I talked him more about the peanut-free table. I'm not sure if he likes it because he feels safe there or if it is because he feels special. Either way, it's great that he likes it.
Question:Are there any good things about a peanut allergy?
Answer:I can’t think of anything.
Question: What would happen if you ate a peanut?
Answer: I would have to have my Epipen.
Question: What would happen to YOU?
Answer: I would start to stop breathing.
Question:What would we do if you ate a peanut?
Answer:Get my Epipen and hit it on me.
Question: Do you know how to use an Epi-pen?
Answer: I think so. Just by hitting it hard on me.
At this point, we talked about how to use the Epi-pen and how it works. This was probably one of the most important parts of the interview. He comprehends so much more as each year passes.
Question:What do Momma and Daddy do to keep you safe?
Answer:Make sure I don’t eat peanuts by checking the labels
Question: How do you keep yourself safe?
Answer:By not eating things that I don’t know aren’t safe.
Question:If someone offered you food, what would you do?
Answer: I would eat it if it was a tootsie roll. If it wasn't a tootsie roll, I'd say, "No, I don't want it." I just wouldn’t have it if I didn’t know it wasn’t safe.
I really hope Tootsie Rolls are always safe.
Question:What is the hardest part of a peanut allergy?
Answer:Not knowing if something has peanuts in it.
Question: What is the scariest part of a peanut allergy?
Answer:The scariest part is when you eat it.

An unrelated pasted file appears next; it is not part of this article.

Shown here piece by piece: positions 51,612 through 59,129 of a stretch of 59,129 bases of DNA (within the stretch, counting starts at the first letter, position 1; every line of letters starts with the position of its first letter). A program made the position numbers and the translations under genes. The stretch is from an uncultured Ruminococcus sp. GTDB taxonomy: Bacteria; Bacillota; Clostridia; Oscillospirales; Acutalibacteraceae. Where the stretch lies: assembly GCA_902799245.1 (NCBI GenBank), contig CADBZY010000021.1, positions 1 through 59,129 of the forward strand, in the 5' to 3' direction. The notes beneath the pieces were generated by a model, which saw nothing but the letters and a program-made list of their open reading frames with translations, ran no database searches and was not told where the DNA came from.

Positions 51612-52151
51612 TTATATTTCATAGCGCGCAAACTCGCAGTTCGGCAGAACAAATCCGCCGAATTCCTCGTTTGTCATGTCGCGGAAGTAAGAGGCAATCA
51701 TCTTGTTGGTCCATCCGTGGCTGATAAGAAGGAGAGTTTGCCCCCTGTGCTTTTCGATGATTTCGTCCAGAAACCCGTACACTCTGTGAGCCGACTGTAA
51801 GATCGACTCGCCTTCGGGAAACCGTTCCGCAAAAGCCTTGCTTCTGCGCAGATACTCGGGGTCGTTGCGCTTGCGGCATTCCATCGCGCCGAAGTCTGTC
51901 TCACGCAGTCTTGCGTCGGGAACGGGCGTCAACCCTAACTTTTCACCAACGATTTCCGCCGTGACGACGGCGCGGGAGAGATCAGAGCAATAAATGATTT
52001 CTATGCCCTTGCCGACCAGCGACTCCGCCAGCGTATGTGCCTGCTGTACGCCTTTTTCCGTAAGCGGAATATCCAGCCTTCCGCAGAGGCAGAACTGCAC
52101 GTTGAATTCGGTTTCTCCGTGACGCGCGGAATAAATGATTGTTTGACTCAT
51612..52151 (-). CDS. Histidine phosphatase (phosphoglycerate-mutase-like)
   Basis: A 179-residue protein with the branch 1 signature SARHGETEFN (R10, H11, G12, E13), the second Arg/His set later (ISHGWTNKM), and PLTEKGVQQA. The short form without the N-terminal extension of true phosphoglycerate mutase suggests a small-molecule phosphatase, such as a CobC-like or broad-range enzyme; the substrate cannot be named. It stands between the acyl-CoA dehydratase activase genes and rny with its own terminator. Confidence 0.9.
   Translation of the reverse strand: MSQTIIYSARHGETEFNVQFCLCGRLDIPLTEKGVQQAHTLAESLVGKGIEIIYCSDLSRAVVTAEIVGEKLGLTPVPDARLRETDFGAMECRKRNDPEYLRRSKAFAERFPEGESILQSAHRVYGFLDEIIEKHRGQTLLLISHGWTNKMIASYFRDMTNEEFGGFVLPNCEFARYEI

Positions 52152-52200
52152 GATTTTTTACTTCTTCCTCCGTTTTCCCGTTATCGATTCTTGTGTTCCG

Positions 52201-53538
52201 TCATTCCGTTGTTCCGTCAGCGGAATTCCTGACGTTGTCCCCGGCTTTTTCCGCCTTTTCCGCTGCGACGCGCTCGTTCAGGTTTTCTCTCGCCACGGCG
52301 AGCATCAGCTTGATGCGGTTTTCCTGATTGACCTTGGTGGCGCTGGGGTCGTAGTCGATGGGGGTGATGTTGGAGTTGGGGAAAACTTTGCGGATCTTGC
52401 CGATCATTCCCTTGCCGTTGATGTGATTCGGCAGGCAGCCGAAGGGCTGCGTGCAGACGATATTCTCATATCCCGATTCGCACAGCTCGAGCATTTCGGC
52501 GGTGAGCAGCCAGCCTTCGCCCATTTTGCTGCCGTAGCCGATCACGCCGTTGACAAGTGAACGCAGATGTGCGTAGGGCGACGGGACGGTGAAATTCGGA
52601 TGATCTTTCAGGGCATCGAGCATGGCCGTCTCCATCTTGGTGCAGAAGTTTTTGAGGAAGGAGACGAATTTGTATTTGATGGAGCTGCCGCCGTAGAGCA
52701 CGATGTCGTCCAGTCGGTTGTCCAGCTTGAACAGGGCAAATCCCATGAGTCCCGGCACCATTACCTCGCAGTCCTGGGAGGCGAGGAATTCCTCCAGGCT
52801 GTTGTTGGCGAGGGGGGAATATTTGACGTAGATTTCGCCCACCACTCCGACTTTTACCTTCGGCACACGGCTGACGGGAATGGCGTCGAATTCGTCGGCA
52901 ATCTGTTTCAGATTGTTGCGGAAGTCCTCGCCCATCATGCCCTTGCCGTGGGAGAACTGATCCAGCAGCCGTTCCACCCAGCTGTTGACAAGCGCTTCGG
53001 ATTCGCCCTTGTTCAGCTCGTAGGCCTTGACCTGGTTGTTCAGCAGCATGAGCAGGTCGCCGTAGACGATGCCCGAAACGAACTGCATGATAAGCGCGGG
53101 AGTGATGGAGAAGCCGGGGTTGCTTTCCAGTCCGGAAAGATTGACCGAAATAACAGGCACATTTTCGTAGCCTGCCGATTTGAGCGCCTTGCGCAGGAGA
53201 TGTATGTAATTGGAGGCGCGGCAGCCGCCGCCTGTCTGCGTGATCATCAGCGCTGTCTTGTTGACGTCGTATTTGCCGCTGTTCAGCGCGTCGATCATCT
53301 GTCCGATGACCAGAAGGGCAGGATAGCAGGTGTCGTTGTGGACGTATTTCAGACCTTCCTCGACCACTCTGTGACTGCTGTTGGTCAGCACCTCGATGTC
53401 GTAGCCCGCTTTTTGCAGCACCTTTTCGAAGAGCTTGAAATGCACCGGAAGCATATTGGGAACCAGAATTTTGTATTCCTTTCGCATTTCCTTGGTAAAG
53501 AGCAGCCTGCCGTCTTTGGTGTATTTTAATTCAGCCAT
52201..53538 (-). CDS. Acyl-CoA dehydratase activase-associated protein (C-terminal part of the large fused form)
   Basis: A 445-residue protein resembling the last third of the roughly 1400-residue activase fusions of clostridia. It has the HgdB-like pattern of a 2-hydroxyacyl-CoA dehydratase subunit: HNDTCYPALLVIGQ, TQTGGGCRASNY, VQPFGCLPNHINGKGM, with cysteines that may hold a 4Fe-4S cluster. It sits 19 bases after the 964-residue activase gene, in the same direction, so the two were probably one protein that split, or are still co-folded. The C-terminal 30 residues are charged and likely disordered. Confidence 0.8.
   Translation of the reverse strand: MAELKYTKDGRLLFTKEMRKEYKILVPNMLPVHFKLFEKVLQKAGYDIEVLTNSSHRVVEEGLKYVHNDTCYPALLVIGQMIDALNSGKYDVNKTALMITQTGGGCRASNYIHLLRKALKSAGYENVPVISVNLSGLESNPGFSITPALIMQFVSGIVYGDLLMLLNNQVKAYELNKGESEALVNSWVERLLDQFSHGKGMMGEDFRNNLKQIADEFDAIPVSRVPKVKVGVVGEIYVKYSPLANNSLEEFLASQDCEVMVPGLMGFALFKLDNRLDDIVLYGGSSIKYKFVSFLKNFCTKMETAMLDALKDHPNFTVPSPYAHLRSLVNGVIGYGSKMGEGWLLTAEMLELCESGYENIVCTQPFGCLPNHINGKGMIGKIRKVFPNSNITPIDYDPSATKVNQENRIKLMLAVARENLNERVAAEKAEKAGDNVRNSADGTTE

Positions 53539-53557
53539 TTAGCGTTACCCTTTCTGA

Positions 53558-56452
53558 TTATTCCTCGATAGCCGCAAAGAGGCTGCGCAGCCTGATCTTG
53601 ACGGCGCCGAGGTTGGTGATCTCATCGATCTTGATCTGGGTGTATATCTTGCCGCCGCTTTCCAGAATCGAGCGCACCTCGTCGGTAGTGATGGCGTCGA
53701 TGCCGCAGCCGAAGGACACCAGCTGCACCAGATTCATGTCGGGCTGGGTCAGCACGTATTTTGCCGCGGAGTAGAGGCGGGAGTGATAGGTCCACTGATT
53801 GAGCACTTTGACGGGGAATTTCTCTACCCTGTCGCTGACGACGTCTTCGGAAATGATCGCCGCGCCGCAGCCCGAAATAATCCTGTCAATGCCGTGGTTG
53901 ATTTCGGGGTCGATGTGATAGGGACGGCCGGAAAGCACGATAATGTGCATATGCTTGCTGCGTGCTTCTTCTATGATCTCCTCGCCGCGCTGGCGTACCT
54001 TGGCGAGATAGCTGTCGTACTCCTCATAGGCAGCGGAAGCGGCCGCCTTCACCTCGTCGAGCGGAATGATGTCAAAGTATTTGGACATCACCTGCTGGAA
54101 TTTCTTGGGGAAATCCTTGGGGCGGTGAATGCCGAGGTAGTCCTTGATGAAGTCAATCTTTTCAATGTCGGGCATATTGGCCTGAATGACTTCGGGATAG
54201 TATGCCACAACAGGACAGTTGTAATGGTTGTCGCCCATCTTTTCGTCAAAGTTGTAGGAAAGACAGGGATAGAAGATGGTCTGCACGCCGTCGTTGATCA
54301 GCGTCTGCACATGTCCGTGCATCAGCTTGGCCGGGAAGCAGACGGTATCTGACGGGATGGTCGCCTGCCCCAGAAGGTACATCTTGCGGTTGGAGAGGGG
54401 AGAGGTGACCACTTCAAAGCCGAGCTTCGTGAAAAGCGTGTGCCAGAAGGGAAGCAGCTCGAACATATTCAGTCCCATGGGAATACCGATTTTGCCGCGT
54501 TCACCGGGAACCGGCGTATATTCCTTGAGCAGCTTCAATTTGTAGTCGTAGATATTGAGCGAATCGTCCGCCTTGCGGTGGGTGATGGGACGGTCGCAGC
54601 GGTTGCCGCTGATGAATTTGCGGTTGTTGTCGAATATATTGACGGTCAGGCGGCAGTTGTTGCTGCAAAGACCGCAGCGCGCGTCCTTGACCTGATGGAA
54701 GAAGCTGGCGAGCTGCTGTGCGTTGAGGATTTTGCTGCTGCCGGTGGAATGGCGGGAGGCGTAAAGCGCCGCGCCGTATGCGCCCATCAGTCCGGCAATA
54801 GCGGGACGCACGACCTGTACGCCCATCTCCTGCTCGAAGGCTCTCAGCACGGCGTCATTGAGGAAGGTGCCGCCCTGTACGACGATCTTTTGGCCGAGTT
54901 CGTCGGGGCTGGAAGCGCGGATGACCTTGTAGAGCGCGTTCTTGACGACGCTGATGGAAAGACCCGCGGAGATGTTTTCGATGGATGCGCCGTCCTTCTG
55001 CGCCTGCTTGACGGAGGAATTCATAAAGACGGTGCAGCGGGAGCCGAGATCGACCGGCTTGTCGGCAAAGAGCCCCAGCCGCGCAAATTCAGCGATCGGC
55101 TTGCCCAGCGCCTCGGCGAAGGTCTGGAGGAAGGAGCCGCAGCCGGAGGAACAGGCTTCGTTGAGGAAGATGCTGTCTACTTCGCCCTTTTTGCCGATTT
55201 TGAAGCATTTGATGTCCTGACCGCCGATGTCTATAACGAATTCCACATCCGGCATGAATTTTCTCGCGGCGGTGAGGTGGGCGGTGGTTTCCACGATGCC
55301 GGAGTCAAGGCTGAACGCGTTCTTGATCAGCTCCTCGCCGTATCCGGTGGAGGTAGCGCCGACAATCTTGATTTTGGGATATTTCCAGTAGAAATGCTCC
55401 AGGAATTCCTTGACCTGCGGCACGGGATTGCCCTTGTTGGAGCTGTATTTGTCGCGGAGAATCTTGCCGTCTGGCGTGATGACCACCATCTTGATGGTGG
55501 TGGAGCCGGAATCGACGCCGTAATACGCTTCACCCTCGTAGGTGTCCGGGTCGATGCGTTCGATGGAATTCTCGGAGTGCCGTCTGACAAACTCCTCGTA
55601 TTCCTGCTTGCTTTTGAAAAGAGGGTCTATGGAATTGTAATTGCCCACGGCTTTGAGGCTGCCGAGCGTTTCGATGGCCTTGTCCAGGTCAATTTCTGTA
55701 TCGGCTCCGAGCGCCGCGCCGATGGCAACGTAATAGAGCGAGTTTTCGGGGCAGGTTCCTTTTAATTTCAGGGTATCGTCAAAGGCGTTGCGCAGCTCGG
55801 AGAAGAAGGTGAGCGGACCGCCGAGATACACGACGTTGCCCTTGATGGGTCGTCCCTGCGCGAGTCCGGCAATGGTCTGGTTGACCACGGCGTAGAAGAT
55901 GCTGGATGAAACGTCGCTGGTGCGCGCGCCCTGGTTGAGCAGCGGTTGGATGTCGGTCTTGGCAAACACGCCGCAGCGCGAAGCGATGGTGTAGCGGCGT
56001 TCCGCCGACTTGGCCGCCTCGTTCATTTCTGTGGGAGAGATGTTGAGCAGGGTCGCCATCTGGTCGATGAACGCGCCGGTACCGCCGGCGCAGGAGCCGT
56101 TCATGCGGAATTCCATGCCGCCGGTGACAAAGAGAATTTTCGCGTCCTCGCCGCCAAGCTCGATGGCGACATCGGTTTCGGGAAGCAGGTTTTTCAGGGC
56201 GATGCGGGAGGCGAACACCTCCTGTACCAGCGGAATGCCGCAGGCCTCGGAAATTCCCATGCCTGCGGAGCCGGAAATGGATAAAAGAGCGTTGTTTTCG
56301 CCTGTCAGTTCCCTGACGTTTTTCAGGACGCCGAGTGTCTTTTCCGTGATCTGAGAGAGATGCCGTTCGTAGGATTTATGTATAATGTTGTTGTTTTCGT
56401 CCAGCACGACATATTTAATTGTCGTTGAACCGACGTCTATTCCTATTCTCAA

Question: Do you remember when you ate the cake?
Answer:Ya, when I had the hives. I remember that I said my throat hurts.
Question: You had a bad dream last week about your allergy. Why did you have a bad dream?
Answer: Because I ate a peanut. I don’t really remember how it got in my mouth but no one could find my Epi-pen.
That was a rough night. He woke up extremely upset. I'm used to telling my kids that monsters are not real (that sort of thing). His nightmare was truly scary. It broke my heart. So, at 3 a.m., we prayed for his safety.
Question: Do kids every tease you about having a peanut allergy?
Answer:I don't think so. No.
Question: Do they ask you questions about it?
Answer: Well, I told people about my bracelet. Ya, I like it a little bit because it will help me survive. The people can read what it says and then they’d get the Epipen.
Question: How does your peanut allergy make you feel?
Answer: I don't know about that.
Question: Does it bother you to be different from other kids?
Answer: I don't know about that one. I'm not nervous about it.
Question:Are there any times at school besides when you are at the peanut free table when you feel different from the other kids?
Answer: I don't really feel different from other kids.
Question: If you could tell our whole town something about having a peanut allergy what would it be?
Answer: It is really hard to know if there aren't peanuts in something.
If you have a child with a food allergy, I highly recommend that you interview them. It is a fantastic way to see what they understand. It provides a perfect time to teach your child more about what they need to know.